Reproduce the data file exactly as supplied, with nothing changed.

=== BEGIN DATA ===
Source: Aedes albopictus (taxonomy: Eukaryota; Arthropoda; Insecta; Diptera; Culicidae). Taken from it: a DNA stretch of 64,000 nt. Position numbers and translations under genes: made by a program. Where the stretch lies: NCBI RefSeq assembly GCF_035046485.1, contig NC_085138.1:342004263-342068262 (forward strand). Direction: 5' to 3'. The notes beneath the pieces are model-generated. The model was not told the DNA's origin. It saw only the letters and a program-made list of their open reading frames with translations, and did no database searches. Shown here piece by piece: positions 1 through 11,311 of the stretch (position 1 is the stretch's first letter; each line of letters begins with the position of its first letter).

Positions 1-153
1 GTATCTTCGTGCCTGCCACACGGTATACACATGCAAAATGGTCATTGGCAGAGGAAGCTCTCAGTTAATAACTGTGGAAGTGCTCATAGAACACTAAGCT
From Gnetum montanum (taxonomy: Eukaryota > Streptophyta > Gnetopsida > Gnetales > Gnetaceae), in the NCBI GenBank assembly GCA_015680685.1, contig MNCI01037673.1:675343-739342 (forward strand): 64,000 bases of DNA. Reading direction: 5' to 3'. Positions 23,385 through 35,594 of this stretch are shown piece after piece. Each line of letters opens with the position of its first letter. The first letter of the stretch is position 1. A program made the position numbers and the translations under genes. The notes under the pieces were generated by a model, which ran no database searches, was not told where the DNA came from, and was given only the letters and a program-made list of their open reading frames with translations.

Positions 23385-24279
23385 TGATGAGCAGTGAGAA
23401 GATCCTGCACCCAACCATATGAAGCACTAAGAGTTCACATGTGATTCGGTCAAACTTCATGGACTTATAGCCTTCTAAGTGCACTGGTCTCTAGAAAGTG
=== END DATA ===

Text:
Source: Aedes albopictus (taxonomy: Eukaryota; Arthropoda; Insecta; Diptera; Culicidae). Taken from it: a DNA stretch of 64,000 nt. Position numbers and translations under genes: made by a program. Where the stretch lies: NCBI RefSeq assembly GCF_035046485.1, contig NC_085138.1:342004263-342068262 (forward strand). Direction: 5' to 3'. The notes beneath the pieces are model-generated. The model was not told the DNA's origin. It saw only the letters and a program-made list of their open reading frames with translations, and did no database searches. Shown here piece by piece: positions 1 through 11,311 of the stretch (position 1 is the stretch's first letter; each line of letters begins with the position of its first letter).

Positions 1-153
1 GTATCTTCGTGCCTGCCACACGGTATACACATGCAAAATGGTCATTGGCAGAGGAAGCTCTCAGTTAATAACTGTGGAAGTGCTCATAGAACACTAAGCT
From Gnetum montanum (taxonomy: Eukaryota > Streptophyta > Gnetopsida > Gnetales > Gnetaceae), in the NCBI GenBank assembly GCA_015680685.1, contig MNCI01037673.1:675343-739342 (forward strand): 64,000 bases of DNA. Reading direction: 5' to 3'. Positions 23,385 through 35,594 of this stretch are shown piece after piece. Each line of letters opens with the position of its first letter. The first letter of the stretch is position 1. A program made the position numbers and the translations under genes. The notes under the pieces were generated by a model, which ran no database searches, was not told where the DNA came from, and was given only the letters and a program-made list of their open reading frames with translations.

Positions 23385-24279
23385 TGATGAGCAGTGAGAA
23401 GATCCTGCACCCAACCATATGAAGCACTAAGAGTTCACATGTGATTCGGTCAAACTTCATGGACTTATAGCCTTCTAAGTGCACTGGTCTCTAGAAAGTG